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The Orange Kyte have described their music as “A loose cacophony of visceral sonic tomfoolery, fixed together with pop-informed melody, three safety pins, and some scotch tape” but there is obviously much more to their music than this self-deprecating description admits. So I thought that the only way to get to the heart of the matter was to corner the band and ask them to let me in to their fascinating world.
There is a sort of forward-thinking nostalgia in your music. How much do you draw inspiration from the past and how much are you looking to write the next musical chapter?
Yeah I do tend to very much take inspiration from the past, and I don’t get too concerned with reinventing the wheel so to speak. Much of what I do isn’t a very conscious or considered thing, but as the lion’s share of what I listen to was recorded in the sixties or seventies, that’s also the main source of influence. With the exception of a couple of songs resulting from jams on the second record (“Elvis Shot J.F.K.,” “More In”) the songs largely have their origins as stripped down acoustic songs, and there’s only so far you can really take that. If we somehow stumbled upon something that could be considered a valiant attempt at breaking new ground, I would embrace that and enjoy pushing those ol’ boundaries as far as possible, but for the moment I just let it come out as unfiltered and unplanned as possible, operating more on intuition than anything else.
It’s been two years since The Orange Kyte Says Yes! and a year since Carousel, has much changed in the way you write songs and where you draw inspiration from over that period of time?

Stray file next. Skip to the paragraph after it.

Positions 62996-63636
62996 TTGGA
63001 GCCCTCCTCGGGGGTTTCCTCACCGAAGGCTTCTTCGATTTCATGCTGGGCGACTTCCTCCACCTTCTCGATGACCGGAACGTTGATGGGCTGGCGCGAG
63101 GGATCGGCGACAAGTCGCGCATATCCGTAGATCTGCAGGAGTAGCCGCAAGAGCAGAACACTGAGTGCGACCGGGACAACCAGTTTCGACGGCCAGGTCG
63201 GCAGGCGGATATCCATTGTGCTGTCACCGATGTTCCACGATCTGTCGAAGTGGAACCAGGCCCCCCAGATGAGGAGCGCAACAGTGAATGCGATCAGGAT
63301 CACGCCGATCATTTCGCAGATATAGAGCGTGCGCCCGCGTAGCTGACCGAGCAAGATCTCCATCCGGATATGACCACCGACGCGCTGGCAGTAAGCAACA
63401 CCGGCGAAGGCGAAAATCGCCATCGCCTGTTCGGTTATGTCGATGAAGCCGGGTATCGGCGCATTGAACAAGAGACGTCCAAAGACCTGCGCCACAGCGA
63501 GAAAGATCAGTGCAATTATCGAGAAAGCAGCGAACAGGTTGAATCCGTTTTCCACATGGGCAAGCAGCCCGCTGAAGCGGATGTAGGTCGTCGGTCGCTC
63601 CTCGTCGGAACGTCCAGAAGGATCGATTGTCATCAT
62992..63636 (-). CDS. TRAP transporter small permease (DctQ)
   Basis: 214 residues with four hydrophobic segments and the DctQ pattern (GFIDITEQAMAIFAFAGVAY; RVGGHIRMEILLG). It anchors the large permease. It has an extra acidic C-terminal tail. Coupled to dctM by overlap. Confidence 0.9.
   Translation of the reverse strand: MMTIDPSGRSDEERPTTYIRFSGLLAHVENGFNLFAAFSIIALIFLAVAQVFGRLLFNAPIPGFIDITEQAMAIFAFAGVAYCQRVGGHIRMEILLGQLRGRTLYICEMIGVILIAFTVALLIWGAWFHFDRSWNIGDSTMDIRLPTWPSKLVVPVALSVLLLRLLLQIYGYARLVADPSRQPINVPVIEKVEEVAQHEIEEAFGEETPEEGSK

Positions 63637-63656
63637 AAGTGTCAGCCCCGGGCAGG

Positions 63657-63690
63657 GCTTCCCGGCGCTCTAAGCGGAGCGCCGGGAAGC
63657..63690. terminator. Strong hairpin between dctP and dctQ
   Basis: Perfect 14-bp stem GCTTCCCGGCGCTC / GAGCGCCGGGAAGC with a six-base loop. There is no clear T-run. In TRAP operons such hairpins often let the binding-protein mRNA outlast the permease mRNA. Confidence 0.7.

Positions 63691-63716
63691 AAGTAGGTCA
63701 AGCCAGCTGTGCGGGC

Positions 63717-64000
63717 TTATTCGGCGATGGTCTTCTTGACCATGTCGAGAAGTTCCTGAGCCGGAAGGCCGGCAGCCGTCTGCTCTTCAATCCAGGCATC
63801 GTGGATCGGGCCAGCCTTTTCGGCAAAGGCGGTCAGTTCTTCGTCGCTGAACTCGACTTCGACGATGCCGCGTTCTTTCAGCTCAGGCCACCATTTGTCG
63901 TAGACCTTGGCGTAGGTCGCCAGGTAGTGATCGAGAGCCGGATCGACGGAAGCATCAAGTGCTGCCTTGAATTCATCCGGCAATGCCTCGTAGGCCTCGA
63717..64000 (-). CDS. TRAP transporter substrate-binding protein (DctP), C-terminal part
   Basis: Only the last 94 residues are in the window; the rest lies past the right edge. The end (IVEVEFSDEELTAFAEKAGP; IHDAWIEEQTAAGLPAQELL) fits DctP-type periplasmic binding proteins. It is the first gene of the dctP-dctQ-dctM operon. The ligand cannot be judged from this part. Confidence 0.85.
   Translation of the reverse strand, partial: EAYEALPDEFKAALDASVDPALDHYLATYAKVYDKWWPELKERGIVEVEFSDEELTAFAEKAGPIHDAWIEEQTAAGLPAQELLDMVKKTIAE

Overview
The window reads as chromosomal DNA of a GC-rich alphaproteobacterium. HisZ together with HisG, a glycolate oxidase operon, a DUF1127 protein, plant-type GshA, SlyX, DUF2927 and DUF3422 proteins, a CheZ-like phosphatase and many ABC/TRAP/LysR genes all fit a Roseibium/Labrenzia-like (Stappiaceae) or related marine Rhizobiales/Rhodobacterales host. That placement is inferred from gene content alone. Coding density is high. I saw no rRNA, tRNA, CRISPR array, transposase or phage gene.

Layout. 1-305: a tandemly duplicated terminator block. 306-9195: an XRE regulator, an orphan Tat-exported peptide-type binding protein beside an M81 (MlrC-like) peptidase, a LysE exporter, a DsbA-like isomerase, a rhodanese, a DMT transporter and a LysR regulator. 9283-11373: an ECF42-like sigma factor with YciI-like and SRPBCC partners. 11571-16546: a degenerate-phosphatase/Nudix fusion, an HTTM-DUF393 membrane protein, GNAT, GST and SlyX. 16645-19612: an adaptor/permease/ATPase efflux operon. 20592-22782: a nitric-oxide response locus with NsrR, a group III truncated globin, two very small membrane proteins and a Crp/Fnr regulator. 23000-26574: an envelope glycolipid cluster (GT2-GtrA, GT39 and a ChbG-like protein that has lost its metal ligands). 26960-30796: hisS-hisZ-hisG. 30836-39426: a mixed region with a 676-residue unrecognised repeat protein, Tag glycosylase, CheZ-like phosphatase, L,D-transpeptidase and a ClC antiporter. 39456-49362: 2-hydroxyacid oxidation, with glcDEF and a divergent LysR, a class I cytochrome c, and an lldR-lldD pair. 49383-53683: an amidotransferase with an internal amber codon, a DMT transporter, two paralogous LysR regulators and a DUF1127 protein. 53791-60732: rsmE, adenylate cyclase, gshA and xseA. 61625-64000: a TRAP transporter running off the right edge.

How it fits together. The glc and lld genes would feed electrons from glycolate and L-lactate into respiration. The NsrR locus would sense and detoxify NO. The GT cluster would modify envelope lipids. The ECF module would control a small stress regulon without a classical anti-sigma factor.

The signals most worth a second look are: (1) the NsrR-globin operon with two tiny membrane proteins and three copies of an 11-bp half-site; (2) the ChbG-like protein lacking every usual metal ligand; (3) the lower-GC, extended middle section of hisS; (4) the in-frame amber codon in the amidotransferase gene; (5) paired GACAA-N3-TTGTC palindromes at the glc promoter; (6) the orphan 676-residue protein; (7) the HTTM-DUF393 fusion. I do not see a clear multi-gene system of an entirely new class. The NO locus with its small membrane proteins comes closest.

A good chunk of the songs from Carousel were written at the same time as the previous record.. So no, not really. Generally the songs for both records began life as songs written on this beat-up, cheap old nylon string guitar I inherited when I moved around that time. The guitar had been left behind by my friend Ian, who was the previous tenant, it seemed to just contain all those songs that were waiting to break free… like genies from a bottle! I’ve deliberately put that guitar away in order to write the next record, in an effort to freshen things up a little and try to let them flow from another place. The basic songs just come out subconsciously, as I tool about aimlessly on the guitar, improvising melodies while probably watching a movie or something at the same time, oftentimes they come out fully-formed musically and melodically in one go with the exception of maybe a middle 8 or an outro. Deliberately setting out to ‘write a song’ never really works out, except when writing the lyrics, which is always the final stage of the process. The songwriting is generally more of an abstract thing, just noodling about in a semi-distracted state until a tune comes along.